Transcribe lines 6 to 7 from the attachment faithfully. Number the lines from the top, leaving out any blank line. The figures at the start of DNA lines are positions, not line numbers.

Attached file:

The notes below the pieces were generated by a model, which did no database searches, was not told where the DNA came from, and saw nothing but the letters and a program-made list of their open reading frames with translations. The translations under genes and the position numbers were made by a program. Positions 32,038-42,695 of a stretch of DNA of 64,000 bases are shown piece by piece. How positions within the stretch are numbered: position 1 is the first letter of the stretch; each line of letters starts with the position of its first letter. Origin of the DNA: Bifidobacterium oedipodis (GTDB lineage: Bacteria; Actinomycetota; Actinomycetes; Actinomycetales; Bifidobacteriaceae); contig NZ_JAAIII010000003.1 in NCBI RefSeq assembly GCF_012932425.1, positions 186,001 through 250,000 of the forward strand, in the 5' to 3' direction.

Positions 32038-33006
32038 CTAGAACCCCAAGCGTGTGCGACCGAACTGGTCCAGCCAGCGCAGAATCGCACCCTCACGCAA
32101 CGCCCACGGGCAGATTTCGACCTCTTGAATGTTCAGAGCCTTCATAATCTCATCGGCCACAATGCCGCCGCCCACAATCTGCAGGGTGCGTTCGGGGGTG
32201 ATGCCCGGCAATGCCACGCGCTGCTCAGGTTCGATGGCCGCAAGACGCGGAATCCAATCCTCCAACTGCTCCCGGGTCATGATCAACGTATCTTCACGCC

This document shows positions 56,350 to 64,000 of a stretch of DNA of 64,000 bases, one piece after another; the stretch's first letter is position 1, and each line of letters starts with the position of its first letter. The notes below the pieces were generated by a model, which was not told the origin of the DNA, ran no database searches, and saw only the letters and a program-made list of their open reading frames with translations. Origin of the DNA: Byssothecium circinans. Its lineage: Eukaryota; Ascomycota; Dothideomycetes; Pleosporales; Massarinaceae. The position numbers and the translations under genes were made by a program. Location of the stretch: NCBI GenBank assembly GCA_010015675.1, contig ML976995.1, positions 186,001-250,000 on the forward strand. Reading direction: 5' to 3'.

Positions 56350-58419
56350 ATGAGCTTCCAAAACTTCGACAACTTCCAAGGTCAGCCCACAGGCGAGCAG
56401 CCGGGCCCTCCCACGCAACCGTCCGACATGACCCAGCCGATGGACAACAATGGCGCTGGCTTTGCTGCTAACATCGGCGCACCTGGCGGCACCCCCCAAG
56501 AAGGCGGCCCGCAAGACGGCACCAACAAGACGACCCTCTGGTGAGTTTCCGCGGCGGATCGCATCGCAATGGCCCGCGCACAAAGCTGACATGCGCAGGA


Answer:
This document shows positions 56,350 to 64,000 of a stretch of DNA of 64,000 bases, one piece after another; the stretch's first letter is position 1, and each line of letters starts with the position of its first letter. The notes below the pieces were generated by a model, which was not told the origin of the DNA, ran no database searches, and saw only the letters and a program-made list of their open reading frames with translations. Origin of the DNA: Byssothecium circinans. Its lineage: Eukaryota; Ascomycota; Dothideomycetes; Pleosporales; Massarinaceae. The position numbers and the translations under genes were made by a program. Location of the stretch: NCBI GenBank assembly GCA_010015675.1, contig ML976995.1, positions 186,001-250,000 on the forward strand. Reading direction: 5' to 3'.

Positions 56350-58419